(g) Costs and benefits of amalgamations for local residents and businesses, and
(k) The known and or likely costs and benefits of amalgamations for local communities
The amalgamation agenda appears to be driven by economies of scale and the thought process that bigger is better. There does not appear to be any overwhelming evidence that this is the case particularly in regional and rural areas. Similarly the likely benefits of amalgamation are in many cases uncertain, and difficult to measure objectively.
It is our view that the larger a council becomes the more remote it is likely to become from its community in terms of accessibility and participation. With the substantial transitional costs, any benefits are unlikely to be realised in the short to medium term.

Council believes that working closely with our neighbouring councils and State and Australian Government agencies to explore service delivery options, support and drive economic growth, and improved performance is a more workable approach especially in large geographical and regional areas such as Eurobodalla.

As outlined, the real issue for local government in regional areas is not amalgamations, but addressing the flawed funding model and driving ongoing efficiencies. Regardless of how the sector is configured, real and lasting improvement will not be achieved unless the funding framework is reformed.

The Government must continue with the reform agenda and allow ‘No Change’ councils, such as Eurobodalla, to implement their improvement proposals. Together these actions will contribute to positive change and improved outcomes for our community. It is for these reasons Eurobodalla supports the ILGRP recommendation that we remain as a standalone Council.

(l) The role of co-operative models for local government including the ‘Fit for the Futures’ own Joint Organisations, Strategic Alliances, Regional Organisations of Councils, and other shared service models, such as the Common Service Model,

Enhanced regional collaboration, both amongst councils and between other levels of government, has a key role to play in improvement and reform.
Eurobodalla is keen to explore the opportunities available as a result of innovative and diverse partnerships. As well as being an active member of the South East JO, the General Managers and Mayors of Eurobodalla and Bega Shire Councils have agreed to develop a corporate memorandum of understanding to address key areas of collaboration such as regional infrastructure development, contracts, policy development, and professional support and benchmarking.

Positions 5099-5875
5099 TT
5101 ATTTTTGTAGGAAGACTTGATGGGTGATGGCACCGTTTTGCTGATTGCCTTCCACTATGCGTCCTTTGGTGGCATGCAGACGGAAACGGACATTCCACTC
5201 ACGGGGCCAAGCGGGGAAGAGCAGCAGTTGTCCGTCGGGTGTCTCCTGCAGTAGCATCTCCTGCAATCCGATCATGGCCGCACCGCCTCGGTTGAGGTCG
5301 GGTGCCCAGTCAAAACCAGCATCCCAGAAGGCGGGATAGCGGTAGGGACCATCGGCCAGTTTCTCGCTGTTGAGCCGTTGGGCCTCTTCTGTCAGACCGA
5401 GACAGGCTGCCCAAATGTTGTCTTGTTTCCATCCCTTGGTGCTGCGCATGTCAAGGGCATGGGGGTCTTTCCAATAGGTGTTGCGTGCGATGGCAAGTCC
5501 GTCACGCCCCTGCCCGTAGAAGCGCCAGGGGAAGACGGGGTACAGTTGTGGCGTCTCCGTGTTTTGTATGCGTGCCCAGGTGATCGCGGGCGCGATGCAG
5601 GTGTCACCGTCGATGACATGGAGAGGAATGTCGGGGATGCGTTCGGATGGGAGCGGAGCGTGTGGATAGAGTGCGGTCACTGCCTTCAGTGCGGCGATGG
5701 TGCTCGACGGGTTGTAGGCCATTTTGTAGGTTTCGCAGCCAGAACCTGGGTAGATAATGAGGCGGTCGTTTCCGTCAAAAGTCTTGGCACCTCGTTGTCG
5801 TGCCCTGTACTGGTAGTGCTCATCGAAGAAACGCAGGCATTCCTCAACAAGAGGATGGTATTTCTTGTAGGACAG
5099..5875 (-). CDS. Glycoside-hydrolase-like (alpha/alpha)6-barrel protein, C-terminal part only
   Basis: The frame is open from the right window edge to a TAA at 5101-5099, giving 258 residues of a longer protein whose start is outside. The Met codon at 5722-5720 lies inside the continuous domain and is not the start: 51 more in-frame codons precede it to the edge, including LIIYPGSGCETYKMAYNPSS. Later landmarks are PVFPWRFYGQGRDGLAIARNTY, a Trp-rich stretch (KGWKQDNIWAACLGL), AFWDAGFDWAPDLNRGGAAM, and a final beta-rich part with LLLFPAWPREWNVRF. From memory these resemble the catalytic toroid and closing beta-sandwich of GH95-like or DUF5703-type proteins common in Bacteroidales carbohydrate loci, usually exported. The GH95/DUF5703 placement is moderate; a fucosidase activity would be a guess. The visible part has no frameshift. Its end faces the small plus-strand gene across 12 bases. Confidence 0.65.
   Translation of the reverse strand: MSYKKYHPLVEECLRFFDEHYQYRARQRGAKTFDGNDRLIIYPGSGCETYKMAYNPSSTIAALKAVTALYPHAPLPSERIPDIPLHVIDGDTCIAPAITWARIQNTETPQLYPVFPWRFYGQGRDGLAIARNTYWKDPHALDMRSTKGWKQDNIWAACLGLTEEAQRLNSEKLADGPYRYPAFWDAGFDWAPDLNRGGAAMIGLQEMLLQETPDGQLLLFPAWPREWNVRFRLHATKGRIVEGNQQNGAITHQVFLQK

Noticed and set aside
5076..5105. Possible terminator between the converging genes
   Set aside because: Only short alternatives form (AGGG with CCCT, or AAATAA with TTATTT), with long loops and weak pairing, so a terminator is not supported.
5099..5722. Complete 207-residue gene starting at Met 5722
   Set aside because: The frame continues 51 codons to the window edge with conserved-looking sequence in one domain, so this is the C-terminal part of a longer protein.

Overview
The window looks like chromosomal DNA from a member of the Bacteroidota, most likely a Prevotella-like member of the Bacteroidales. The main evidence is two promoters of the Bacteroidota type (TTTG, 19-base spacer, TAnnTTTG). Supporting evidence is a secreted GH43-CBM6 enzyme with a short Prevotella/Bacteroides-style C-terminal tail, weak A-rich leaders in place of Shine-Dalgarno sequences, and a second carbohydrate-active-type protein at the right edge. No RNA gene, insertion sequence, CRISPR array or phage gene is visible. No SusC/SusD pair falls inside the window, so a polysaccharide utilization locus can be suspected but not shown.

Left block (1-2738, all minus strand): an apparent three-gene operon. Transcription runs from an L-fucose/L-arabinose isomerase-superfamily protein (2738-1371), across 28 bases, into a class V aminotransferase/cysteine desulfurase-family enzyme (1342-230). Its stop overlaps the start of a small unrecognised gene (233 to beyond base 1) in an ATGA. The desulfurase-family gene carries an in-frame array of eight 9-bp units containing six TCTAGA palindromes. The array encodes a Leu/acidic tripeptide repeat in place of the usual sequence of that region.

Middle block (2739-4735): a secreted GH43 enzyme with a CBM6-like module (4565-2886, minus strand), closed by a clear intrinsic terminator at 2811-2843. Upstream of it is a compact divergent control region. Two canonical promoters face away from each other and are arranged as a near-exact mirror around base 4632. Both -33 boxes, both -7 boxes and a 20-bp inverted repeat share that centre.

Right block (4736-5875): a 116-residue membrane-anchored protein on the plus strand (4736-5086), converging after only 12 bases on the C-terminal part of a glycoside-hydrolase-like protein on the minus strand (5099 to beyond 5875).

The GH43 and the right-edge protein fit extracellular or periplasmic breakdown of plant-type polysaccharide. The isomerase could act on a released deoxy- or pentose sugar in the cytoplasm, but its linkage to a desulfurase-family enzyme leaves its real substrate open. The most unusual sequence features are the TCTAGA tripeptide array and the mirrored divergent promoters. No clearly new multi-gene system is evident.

Successful JO’s should take a lead in the delivery of strategic outcomes, advocacy, supporting regional growth, intergovernmental collaboration and strategic infrastructure planning for regional and rural areas.

The JO model should foster collaboration, be flexible enough to meet individual community needs and consist of groups of councils with similar issues, and be able to operate with minimal cost.

Eurobodalla is of the opinion that a well-established regional organisation undertaking a range of shared services, joint planning and special projects can achieve significant cost savings and service improvements, develop additional strategic capacity, and at the same time retain the benefits of smaller councils – in particular a high level of local political representation and responsiveness to community needs.

(p) Any other related matter

Further to the financial sustainability considerations raised in both the Fit for the Future reform package and this submission, it would be prudent for the Government to commission a review of depreciation modelling in the local government sector with a view to standardising the approach across the State to reflect fit for purpose. This would allow for consistency in calculations and improve the ability to benchmark results in relation to key financial sustainability indicators.

I thank the Committee for allowing me to make this presentation and would be happy to answer any questions or provide additional information at the Committee’s request.

Councillor Lindsay Brown


The following is a the complete letter from Kerry Foster to the Editor of the Bay Post regarding the submission above.

The letter to the editor was published on September 10th, 2015 however it was highly edited. The full, unedited letter reads:

I would be very grateful if the Mayor and his fellow councillors would bring the community into a discussion about Council’s advocacy to the NSW Parliament to shift rate calculations from Land Value to Capital Improvement Value or CIV.